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Current scope of Chaos theory and non-linear dynamics?

+ 7 like - 0 dislike
118 views

I am a physics undergrad interested in stuff like dynamical systems, chaos theory etc. Is there ongoing research in these fields? I am talking about pure research and not applications to things like weather etc? I asked this question, because I browsed through the websites of the physics departments of a few renowned universities (MIT, Princeton, Caltech) etc, but nowhere it mentioned research in these areas.


This post imported from StackExchange Physics at 2014-12-31 12:07 (UTC), posted by SE-user user7757

asked Jun 15, 2012 in Theoretical Physics by user7757 (35 points) [ revision history ]
edited Dec 31, 2014 by Dilaton
Quick suggestion: Look at papers in Nonlinearity, iopscience.iop.org/0951-7715, and in JMathPhys to see where the authors of papers that are interesting to you come from. You should have access at least to JMathPhys through your university library. Look for what other journals those authors write in, and go through the roots and branches progressively. Hopefully you have or can find enough time not to have to hurry. This stuff is often studied as a separate discipline more in Math departments than in Physics departments, even though many Physicists know it intimately.

This post imported from StackExchange Physics at 2014-12-31 12:08 (UTC), posted by SE-user Peter Morgan
@PeterMorgan: can i extend the question to include quantum chaos and disordered systems? Could you provide me with some names in this field, and some universities which has research groups working on quantum disordered systems?

This post imported from StackExchange Physics at 2014-12-31 12:08 (UTC), posted by SE-user user7757
have a look at this list from MIT web.mit.edu/redingtn/www/netadv/Xcomplexit.html . Note that chaos is often coupled with complexity

This post imported from StackExchange Physics at 2014-12-31 12:08 (UTC), posted by SE-user anna v
This seems like a too broad list question.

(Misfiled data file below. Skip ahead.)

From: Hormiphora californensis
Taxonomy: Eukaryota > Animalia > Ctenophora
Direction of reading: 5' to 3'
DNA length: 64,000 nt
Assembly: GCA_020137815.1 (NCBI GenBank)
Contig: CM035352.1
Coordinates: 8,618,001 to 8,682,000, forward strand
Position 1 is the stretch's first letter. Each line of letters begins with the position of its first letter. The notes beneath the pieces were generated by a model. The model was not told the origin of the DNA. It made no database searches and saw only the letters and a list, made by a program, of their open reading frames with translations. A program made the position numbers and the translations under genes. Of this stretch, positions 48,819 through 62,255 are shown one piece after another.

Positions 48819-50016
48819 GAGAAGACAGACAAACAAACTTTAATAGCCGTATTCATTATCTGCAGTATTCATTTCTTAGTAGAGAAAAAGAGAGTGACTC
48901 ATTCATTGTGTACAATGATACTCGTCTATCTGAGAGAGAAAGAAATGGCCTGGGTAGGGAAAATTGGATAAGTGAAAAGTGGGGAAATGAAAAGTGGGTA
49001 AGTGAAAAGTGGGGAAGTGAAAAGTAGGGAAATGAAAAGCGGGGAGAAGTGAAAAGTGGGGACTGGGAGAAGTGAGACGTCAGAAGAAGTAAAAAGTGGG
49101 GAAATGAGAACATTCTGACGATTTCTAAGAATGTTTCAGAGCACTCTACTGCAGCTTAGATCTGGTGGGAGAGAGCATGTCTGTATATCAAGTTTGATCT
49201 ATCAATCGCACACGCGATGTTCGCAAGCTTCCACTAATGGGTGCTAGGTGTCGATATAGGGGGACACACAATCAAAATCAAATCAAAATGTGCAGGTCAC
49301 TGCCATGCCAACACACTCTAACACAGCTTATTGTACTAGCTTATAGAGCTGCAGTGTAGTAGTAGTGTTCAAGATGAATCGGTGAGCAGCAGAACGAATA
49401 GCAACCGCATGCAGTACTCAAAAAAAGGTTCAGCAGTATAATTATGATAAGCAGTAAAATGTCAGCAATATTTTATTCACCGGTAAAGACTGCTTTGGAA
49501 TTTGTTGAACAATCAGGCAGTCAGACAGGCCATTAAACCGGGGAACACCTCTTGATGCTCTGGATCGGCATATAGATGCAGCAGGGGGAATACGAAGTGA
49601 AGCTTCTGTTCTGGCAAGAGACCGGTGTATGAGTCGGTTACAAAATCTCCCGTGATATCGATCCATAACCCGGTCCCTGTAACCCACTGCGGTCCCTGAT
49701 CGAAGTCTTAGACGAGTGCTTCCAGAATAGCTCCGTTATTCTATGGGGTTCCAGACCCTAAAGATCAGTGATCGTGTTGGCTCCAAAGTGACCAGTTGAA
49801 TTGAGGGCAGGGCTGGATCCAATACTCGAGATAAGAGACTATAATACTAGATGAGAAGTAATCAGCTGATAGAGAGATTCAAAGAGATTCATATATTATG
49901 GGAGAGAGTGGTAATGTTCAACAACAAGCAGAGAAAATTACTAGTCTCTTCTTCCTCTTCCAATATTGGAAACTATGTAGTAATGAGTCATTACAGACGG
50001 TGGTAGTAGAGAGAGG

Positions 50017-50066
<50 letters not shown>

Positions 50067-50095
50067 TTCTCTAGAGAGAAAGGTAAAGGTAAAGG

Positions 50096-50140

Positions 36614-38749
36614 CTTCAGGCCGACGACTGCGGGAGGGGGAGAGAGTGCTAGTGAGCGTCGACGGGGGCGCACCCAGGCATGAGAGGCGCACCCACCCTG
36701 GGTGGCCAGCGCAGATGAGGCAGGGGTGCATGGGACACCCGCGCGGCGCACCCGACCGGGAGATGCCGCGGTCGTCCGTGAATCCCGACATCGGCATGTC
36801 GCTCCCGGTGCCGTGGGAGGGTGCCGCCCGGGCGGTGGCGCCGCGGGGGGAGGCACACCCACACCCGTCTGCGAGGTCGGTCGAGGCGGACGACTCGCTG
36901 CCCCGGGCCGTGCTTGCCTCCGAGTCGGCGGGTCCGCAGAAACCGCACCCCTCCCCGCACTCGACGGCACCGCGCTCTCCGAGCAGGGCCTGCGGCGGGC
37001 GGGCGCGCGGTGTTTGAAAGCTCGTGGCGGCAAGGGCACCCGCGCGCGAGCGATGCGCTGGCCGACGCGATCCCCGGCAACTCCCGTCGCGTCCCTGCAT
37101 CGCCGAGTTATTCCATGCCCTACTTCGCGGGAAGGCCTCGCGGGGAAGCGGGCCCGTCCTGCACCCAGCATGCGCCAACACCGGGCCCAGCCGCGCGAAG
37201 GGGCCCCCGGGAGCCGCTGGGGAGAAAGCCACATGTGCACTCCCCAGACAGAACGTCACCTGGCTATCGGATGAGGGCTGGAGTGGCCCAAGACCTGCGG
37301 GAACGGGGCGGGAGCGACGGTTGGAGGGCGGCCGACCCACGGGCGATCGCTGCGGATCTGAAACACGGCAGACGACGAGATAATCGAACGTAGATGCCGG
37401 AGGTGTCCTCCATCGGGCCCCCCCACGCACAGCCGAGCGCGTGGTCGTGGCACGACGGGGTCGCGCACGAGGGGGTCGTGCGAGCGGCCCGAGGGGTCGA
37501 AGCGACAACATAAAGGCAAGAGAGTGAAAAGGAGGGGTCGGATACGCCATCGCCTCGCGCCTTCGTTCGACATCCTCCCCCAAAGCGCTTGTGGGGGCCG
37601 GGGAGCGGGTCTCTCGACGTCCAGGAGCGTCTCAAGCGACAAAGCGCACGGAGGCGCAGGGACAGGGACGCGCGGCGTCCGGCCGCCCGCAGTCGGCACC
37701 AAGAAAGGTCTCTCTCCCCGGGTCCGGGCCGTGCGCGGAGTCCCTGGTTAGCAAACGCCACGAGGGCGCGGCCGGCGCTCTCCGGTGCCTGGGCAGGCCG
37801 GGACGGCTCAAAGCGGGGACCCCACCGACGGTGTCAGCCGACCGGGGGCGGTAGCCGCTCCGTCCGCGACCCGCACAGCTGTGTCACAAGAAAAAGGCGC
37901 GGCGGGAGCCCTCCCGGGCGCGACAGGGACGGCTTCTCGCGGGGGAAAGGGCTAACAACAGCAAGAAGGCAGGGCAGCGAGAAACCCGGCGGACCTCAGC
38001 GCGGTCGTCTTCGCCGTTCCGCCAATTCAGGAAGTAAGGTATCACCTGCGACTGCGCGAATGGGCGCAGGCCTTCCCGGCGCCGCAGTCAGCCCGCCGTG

This post imported from StackExchange Physics at 2014-12-31 12:08 (UTC), posted by SE-user Qmechanic

3 Answers

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Yes, there is investigation.

Some random names on the field (more on the physics side, NO specific order): Carl Dettmann, Tamás Tél, Ott, Ying-Cheng Lai, Adilson Motter, Celso Grebogi, Holger Kantz, Alessandro Moura, Eduardo G. Altmann, etc, etc, etc.

A quick search on some of these names should help you to find some recent papers on what is being done (not restricted to!).

Some specific topics on the subject with some activity:

Billiards, Transient chaos, Hamiltonian systems, quantum chaos, control theory.

Do not be biased by this information, use it has a shortcut to search more and more. It is not meant to represent anything in terms of importance, quantity or quality of the research.

This post imported from StackExchange Physics at 2014-12-31 12:08 (UTC), posted by SE-user J. C. Leitão
answered Jun 15, 2012 by J. C. Leitão (30 points) [ no revision ]
can i extend the question to include quantum chaos and disordered systems? Could you provide me with some names in this field, and some universities which has research groups working on quantum disordered systems?

This post imported from StackExchange Physics at 2014-12-31 12:08 (UTC), posted by SE-user user7757
@ramanujan_dirac The concepts of chaos theory and nonlinear dynamics are also useful to study the renormalization group flow beyond a single scale invariant fixed point as I hinted to in this answer.

This post imported from StackExchange Physics at 2014-12-31 12:08 (UTC), posted by SE-user Dilaton
+ 2 like - 0 dislike

There is of course research going on. For example the field of billiards is still very active. People study e.g. billiards with non-trivial reflection rules.

In general this is done in Math departments rather than Physics, although there are a lot of physicists working there.

This post imported from StackExchange Physics at 2014-12-31 12:08 (UTC), posted by SE-user user9886